“She is the top of her field. To use a sport analogy, we are talking about a world class athlete who has spent her life training for winning, and when a particular challenge came up, she showed us what she was capable of doing.”
He highlights the fact that Doudna was a well-known scientist before the Nobel Prize and before the CRIPSR discoveries. He talks about her as someone who is unafraid of difficult things, works with a tremendous discipline, pays attention to detail and devotes herself completely.
“This wasn’t an accident that just landed in her lap. She is the top of her field. To use a sport analogy, we are talking about a world class athlete who has spent her life training for winning, and when a particular challenge came up, she showed us what she was capable of doing,” he says.
A central driving force as a scientist is her curiosity. She sees puzzles and wants to solve them, Doudna says. “It’s the application of science that gets most people excited, but my work always starts with trying to answer fundamental questions and overcome barriers.”
“It’s the application of science that gets most people excited, but my work always starts with trying to answer fundamental questions and overcome barriers.”
During our interview Urnov made an analogy to a story about Isaac Newton. When asked about how he discovered the laws of motion, he supposedly answered, “By thinking of them continuously.”
“When you speak with Jennifer about the area of her research passion, the immediate thought that comes to mind is that she is of that Isaac Newton mindset. Someone who has been thinking continuously about it.”
Hoping for change
When this article is written, the inauguration of Joe Biden as the 46th president of the United States are merely days away. For the past four years, the world has witnessed a dubious attitude from the Trump administration on both the notion of facts and funding for science. A worrying tendency, says Doudna, who emphasizes the need for more communication.
“Over the past three decades that I’ve been a professional scientist, I’ve seen an increasing distrust of science and scientists, particularly in the US.”
“Over the past three decades that I’ve been a professional scientist, I’ve seen an increasing distrust of science and scientists, particularly in the US. It’s troubling. In some ways, the scientific community hurt itself by staying out of politics and letting others be the storytellers. There hasn’t been enough dialogue between the scientists making discoveries that can help solve society’s problems and the leaders responsible for finding — and funding — solutions.”
I ask her what her thoughts and hopes are of what a new administration can bring about for the sake of science. Many things about 2020 have been very challenging but it has also been a prime example of what science can achieve even under the most difficult circumstances, Dr Doudna concludes.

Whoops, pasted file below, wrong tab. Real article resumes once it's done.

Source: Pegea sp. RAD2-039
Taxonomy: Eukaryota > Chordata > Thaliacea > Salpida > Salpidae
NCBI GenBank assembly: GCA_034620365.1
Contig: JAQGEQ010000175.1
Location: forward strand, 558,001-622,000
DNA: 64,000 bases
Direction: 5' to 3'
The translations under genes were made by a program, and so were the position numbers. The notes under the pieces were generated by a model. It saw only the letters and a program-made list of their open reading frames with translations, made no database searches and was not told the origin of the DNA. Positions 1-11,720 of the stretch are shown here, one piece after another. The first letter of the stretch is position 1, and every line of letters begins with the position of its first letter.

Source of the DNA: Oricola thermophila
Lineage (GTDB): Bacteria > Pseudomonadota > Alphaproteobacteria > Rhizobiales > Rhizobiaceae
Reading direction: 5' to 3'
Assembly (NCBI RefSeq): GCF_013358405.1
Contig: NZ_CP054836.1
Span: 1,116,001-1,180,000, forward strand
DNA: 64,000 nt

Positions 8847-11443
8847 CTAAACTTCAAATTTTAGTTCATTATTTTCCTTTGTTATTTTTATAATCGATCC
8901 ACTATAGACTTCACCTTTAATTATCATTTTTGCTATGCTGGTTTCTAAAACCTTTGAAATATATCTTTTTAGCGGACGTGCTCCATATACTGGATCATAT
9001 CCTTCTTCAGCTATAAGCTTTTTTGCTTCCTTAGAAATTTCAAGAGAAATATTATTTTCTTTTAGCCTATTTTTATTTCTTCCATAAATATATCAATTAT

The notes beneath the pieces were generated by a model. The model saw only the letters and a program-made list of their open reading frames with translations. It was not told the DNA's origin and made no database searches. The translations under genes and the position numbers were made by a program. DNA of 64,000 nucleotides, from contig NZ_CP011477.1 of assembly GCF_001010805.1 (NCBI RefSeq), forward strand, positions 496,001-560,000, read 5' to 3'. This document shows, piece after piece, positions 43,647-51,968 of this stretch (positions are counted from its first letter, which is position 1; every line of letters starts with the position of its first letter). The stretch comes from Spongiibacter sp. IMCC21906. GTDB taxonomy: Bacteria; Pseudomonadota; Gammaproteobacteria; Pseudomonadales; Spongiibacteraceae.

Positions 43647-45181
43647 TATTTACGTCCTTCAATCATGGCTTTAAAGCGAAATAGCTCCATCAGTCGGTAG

“We’re staring at an unmatched scientific triumph, and I hope we build on this momentum. If we can do this, think of what else we can do to improve people’s lives in ways that they feel every day.”
“Just a year ago, the scientific community knew nothing about SARS-CoV-2, and now we have multiple successful vaccines, rapidly improving diagnostics, therapeutic approaches that have drastically reduced the fatality rate. We’re staring at an unmatched scientific triumph, and I hope we build on this momentum. If we can do this, think of what else we can do to improve people’s lives in ways that they feel every day. This takes funding and the vision to empower scientists on our most pressing challenges, and I hope we will see more of that.”
The importance of role models
The presence of role models and mentors have been important throughout her career. Professor Jack Szostak was one of them. A significant moment she remembers from high school is listening to the lecture of a young female scientist, further inspiring her to pursue a career in biochemistry.
In various interviews Doudna has talked about the importance of highlighting the challenges that women face and the possibility of self-realization. What kind of role model would she like to describe herself as, I ask her, and what advice would she give to future scientists? Her simple hope is that young women will look at her and realize that they can do it too.
“As a young girl, I needed to see that too. I needed to know it was possible for someone who looks like me to be a scientist.”
“As a young girl, I needed to see that too. I needed to know it was possible for someone who looks like me to be a scientist. And even if young women aren’t interested in science as a career, I hope they can learn what I learned early on, which is to go for what you want. If you want a job or a fellowship, the only one that can really get that for you is yourself — go for it.”